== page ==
The Year is Complete!

Please feel free to look back through the 365 days of 2010 sunrises, but "a year of getting up to meet the day" is officially completed. There will be no more new posts.


Thank you so much for visiting.
A one year blog project in which I share a process of transitions: emptying of the nest, reacquainting with my rusty intellect, plowing onward with my first full length book, entering the second half of my first century, and generally reflecting on life.

(see Dec. 29th, 2009 entry for further explanation)

Tuesday, September 28, 2010

katahdin: day 2, summit

September 28 post

sunrise:  6:27

An inch and a half of rain fell last night, so it will be a messy 3.3 miles back to the Roaring Brook parking lot today.  I am not looking forward to it -- least of all the heavy packs laden with all our group equipment, trash, and leftover food.

This was surely my wettest sunrise walk so far, a constant vigil of rock and puddle jumping.  Two rangers from the Chimney Pond station were the only people I saw.  They pointed out the waterfalls coming down the face of Katahdin this morning.

"I've never seen that much water coming down there," Craig remarked.

Yesterday, however, was lovely.  Perfect temperature, mostly clear skies to the north, with the usual misty curtain dancing and retreating around Baxter Peak.

It is an extraordinary mountain, no matter how you look at it, and no route up is ever easy.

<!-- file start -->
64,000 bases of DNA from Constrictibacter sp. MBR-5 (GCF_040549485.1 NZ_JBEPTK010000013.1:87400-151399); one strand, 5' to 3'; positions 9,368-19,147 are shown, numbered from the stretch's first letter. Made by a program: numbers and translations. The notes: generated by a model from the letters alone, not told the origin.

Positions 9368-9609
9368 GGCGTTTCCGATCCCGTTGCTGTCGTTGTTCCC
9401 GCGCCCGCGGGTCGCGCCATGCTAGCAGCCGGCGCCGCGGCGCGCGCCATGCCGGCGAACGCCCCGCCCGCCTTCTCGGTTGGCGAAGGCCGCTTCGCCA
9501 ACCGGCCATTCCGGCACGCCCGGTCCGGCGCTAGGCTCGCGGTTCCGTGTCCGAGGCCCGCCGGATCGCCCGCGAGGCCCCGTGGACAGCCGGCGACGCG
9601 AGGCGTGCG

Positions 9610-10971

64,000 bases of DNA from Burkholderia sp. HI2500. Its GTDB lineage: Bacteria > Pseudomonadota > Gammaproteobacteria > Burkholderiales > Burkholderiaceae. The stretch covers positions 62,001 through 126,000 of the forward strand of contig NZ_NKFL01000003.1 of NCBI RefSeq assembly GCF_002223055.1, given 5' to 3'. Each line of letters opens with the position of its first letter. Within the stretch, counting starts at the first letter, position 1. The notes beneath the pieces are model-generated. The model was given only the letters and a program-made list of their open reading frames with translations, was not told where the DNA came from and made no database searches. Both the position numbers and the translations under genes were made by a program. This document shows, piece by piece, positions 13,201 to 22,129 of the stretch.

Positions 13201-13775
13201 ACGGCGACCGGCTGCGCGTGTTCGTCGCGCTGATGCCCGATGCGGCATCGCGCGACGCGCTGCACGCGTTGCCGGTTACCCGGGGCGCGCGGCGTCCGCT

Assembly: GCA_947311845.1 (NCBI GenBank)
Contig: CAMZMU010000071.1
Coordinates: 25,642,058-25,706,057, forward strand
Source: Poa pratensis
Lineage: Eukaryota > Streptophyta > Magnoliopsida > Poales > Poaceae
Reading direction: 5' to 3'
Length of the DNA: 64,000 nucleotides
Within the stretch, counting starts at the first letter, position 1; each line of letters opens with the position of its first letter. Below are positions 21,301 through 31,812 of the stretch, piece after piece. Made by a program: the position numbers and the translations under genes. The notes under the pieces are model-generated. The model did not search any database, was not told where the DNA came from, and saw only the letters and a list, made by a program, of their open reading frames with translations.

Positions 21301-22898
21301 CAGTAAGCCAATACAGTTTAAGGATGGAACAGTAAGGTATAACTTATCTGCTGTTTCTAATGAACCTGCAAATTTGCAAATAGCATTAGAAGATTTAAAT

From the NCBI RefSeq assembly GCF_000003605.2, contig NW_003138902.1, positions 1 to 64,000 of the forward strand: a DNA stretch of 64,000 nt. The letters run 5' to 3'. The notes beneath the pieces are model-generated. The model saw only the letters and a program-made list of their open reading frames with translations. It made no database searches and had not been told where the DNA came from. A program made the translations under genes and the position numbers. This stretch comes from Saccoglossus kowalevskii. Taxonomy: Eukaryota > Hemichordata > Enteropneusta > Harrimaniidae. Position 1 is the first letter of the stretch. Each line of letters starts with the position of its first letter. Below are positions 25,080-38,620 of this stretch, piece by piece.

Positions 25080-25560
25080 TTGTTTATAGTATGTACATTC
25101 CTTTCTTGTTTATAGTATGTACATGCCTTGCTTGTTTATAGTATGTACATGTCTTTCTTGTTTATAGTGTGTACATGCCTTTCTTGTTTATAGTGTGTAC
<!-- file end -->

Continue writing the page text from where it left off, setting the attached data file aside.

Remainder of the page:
It's a fitting final challenge for through hikers finishing the Appalachian Trail, and this is their finishing time of year.  Several finishers were up top together yesterday, celebrating.  Tequila, champagne, cigars, and lots of hooting and hollering.

This was my 5th climb and my 4th summit success (I was stopped by high wind and thick cloud on top of Pamola Peak the 1st time).  It was my first time up Hamlin Peak - my third 4000 footer in Maine.  From there my cousin and I trekked across the tablelands and up to the summit of Katahdin - Baxter Peak.

It never loses its impressiveness, and the sense of accomplishment is great.  I thought I had done something pretty cool, summitting at age 50 -- but we have some nearly 70 year olds in our group, and a woman who broke her neck in 3 places in a car accident 16 months ago.  Climbing Katahdin was her final dream in the long road to recovery - and she made it.  The ranger told us of 2 regular Katahdin climbers who just summited - at age 80 and just shy of 80 years old.

"This might be my last time to the summit," said the 80 year old man.

This mountain with its massive granite slabs and arctic vegetation has an indescribable allure.  I was thinking maybe this would be my last time up.  I don't have such enthusiasm for the pain in the body, the tentative balancing on rocks for hours on end, the sodden feet and relentless tramping.

But once I've had a nice hot shower and slept in my own bed, I'll remember, look at pictures, and think again.

Makes you proud to be a Mainer.


  1. Robin-
    The photos of Katahdin and your essays were "spot on". What an amazing adventure for our entire group! The tone was set at Sutton - what a magical place! I will continue to follow your blog and thoughtful reflections on transition from motherhood to beyond...Good luck and best wishes!
    Phyllis and Peter

  2. Thanks! This was definitely a unique and wonderful Katahdin trip. Thanks for your part in it--